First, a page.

Wild Behaviour

Module titleWild Behaviour
Module codePSY2217
Academic year2020/1
Module staff

Professor Darren Croft (Convenor)

Duration: Term123
Duration: Weeks


Number students taking module (anticipated)


Description - summary of the module content

Module description

What methods can we deploy to explore why humans and other animals behave as they do in natural settings? In this module you learn about different observational, experimental and analytical approaches in a completely ‘hands-on’ and applied manner. First, you will learn how to address questions scientifically, through a series of problem-based learning exercises in small groups. You’ll then employ your skills on a week-long residential field course where we will conduct a series of group practicals, culminating in you devising your own research question (e.g. Do social networks arise from sexual harassment? Why follow a leader?), that you will tackle with novel data and analyses.

Module aims - intentions of the module

Following an introduction to problems showcasing appropriate methods of scientific study through a series of small-group problem-based learning exercises, you will go through the full process of designing, running, analysing and reporting the results of laboratory and field investigations on a UK-based field course. This will introduce you to a range of study systems, research methods and questions. You will complete a series of taught practicals with each focusing on a different type of analytical method, followed by a small scale research project. At the end of this module you should be capable of designing, conducting, and discussing the results of original research projects in the third year.

This module teaches you how to be a scientist: you will learn how to design and conduct observational and experimental studies of real behaviours in the wild; how to analyse your own results and so strengthen your statistical abilities; how to ask clear questions and interpret your results so as to answer them; and how to execute and structure writing up your own research project in a scientific manner, on a topic that interests you.

Intended Learning Outcomes (ILOs)

ILO: Module-specific skills

On successfully completing the module you will be able to...

  • 1. Illustrate detailed critical appreciation and practical experience of how to frame questions for further investigation
  • 2. Develop questions and hypotheses from preliminary observations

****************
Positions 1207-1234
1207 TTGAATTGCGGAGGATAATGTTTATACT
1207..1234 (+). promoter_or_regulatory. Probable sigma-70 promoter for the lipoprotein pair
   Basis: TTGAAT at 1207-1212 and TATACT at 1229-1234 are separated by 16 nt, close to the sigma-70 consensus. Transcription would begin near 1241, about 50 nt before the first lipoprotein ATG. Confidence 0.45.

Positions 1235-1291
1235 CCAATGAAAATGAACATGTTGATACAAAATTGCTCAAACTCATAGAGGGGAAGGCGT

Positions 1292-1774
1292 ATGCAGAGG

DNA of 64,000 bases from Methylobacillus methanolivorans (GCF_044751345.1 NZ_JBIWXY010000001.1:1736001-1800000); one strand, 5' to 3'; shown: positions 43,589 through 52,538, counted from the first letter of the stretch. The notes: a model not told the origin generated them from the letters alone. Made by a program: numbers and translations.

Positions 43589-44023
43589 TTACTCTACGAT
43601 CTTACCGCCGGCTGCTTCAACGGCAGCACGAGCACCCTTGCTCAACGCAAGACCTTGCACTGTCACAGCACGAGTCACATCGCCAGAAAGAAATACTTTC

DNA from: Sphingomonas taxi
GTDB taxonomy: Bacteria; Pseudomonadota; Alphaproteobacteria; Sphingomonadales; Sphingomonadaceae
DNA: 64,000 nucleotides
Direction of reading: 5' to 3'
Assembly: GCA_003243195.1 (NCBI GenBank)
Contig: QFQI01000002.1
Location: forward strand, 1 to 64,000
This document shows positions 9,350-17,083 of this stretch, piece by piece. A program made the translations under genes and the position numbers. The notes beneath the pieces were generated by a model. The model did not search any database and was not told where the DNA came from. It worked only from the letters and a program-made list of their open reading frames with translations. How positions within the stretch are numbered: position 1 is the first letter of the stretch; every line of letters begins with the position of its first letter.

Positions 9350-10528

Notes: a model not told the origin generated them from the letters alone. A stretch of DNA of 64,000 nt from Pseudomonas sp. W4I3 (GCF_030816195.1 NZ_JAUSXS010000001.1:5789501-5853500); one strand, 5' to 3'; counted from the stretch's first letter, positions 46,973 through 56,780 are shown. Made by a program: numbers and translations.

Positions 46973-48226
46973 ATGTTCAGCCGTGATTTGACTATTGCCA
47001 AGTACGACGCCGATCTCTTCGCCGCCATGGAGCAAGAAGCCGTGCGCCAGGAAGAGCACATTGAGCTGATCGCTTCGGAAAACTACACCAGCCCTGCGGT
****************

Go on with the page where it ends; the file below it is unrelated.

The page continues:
• 3. Design and conduct experiments to test specific hypotheses
  • 4. Conduct research safely and with moral integrity
  • 5. Analyse and classify behavioural data

ILO: Discipline-specific skills

On successfully completing the module you will be able to...

  • 6. Describe how scientists advance understanding of animal behaviour
  • 7. Illustrate detailed factual and conceptual knowledge of the subject and identify a variety of ideas, contexts and frameworks, at a well-developed level
  • 8. Address defined problems systematically, think critically and creatively and begin to appreciate the complexities of the issues
  • 9. Apply essential principles in designing research, to critically evaluate and analyse empirical evidence and to assess the reliability of empirical evidence using a range of defined techniques at a well-developed level
  • 10. Discuss the wider ethical issues relating to the subject and its application at a well-developed level

ILO: Personal and key skills

On successfully completing the module you will be able to...

  • 11. Interact effectively within a learning group, giving and receiving information and ideas and modifying responses where appropriate
  • 12. Manage learning using resources for the discipline
  • 13. Evaluate your own strengths and weaknesses, challenge received opinion and develop and justify your own criteria and judgement, to seek and make use of feedback
  • 14. Manage and select information and data from a range of sources and develop appropriate information finding strategies
  • 15. Take responsibility for your own learning with minimum direction within defined guidelines
  • 16. Communicate effectively in formats appropriate to the discipline
  • 17. Identify key problems and choose appropriate methods for their resolution in a considered manner
  • 18. Manage time effectively to do successful research and meet deadlines

Syllabus plan

Syllabus plan

Problem-based learning exercises:

  • An introduction to the field course and PBL, essential information, including health and safety.
  • PBL 1. Sexual selection in humans (observations)
  • PBL 2. Sexual selection in humans (experiments)
  • PBL 3. Diet choices in humans (observations)